The Royal University of Phnom Penh (RUPP), formerly the Royal Khmer University, was founded on 13th January 1960. It opened with a faculty of Letters and Humanities and a faculty of Science and Technology. The language of instruction in this period was French. 

In 1970, the Royal Khmer University became Phnom Penh University. At that time, there were nine faculties: Letters and Humanities, Sciences, Pharmacy, Law and Economics, Medicine and Dentistry, Commerce, Pedagogy, Language Institute, and the National Administration School. 

The University was re-opened as the Teacher Training College in 1980 and as the Foreign Language Institute (FLI) in 1981. In 1988, the College and the FLI merged to create Phnom Penh University, and in 1996 it was renamed the Royal University of Phnom Penh. 

In recognition of the future trend that students in secondary schools must learn foreign languages, either English or French, the Ministry of Education with an Australian NGO called the Quaker Service Australia (QSA) established a Cambodian English Language Training Program (CELT) to provide English language training to government officials and train foreign language teachers for secondary schools in Cambodia.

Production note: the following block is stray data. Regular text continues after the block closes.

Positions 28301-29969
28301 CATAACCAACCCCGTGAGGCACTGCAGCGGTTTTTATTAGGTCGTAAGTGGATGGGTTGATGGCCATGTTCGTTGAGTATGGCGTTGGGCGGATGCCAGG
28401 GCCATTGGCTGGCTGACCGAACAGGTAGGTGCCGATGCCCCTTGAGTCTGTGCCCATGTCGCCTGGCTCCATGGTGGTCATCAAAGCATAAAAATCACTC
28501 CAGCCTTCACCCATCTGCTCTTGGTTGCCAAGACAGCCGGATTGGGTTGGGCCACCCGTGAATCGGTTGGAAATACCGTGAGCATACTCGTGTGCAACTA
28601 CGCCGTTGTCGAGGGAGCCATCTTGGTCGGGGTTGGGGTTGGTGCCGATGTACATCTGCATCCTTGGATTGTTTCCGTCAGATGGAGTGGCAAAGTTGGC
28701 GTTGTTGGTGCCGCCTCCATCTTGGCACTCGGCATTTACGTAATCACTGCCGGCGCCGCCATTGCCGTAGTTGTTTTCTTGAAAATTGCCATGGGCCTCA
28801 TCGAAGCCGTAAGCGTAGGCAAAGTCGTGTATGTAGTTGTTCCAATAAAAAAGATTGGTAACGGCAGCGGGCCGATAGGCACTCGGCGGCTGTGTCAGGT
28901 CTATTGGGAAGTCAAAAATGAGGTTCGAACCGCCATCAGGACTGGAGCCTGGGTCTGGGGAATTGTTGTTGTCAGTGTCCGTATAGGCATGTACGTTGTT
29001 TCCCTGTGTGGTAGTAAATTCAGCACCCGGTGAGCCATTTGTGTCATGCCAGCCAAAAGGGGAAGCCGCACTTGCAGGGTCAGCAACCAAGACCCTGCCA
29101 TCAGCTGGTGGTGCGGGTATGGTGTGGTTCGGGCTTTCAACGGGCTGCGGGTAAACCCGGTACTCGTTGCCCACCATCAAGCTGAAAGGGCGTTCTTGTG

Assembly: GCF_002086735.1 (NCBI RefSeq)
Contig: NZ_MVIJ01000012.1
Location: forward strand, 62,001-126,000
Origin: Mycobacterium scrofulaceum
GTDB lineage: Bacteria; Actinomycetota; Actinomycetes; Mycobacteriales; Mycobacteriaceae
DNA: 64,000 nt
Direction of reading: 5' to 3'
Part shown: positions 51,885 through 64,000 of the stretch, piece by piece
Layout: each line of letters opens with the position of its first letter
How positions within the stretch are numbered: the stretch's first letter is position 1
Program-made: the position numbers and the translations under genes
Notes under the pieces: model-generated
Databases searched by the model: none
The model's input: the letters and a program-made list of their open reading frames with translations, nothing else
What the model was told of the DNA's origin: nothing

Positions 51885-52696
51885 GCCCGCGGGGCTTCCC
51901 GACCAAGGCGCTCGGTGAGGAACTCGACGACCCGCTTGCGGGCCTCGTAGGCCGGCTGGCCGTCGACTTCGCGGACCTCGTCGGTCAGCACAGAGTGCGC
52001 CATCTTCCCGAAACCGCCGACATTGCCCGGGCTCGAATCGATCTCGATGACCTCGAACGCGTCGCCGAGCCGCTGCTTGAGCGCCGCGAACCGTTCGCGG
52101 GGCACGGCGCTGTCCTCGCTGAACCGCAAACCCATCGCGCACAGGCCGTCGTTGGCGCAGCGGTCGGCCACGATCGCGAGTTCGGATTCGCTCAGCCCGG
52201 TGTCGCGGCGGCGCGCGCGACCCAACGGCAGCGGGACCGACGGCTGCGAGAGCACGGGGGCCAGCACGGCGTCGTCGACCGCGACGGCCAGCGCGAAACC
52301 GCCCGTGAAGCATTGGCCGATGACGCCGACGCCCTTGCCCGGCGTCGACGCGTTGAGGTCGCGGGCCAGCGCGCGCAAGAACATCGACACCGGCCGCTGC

CELT began in 1985 when QSA undertook development of English language training in Cambodia, sponsored by the Australian government. The project grew significantly over the three phases of 1985-88, 1988-1991, and 1991- 1993, expanding from 15 to 150 students by 1993. The program was taught by a Cambodian teacher in 1985 and then by Australian teachers. 

The Department of English was established with financial and academic assistance from QSA to provide training in English and teacher training. The department was managed by QSA until 1993, then handed over to a joint project between International Development Program (IDP) Education, Australia, and the University of Canberra. This project was funded by the Australian Agency for International Development (AusAID) until the end of 1996. When the joint project took over the department in 1993, a four-year B.Ed (TEFL) degree curriculum for the program was designed and prepared with consultants from the University of Technology, Sydney (UTS), Australia. In 1997, a four-year BA in English for Work Skills was introduced to enhance English knowledge and skills for current and future employment. 

Regarded as Cambodia’s leading English language institution, today, IFL’s Department of English has graduated over 7,000 students. 


The Department of English will be a national leader in English language education, research, and human resource development with regional and international quality standards. 


  1. To produce highly qualified graduates with marketable skills and disciplined character 
  2. To promote patriotism, social engagement, continuous professional development, and life-long learning 
  3. To meet increased market demand for IT-assisted English language education, research, and ELT management  
  4. To satisfy stakeholders by providing high quality professional training, research outputs, and services
  5. To build local, regional, and international partnerships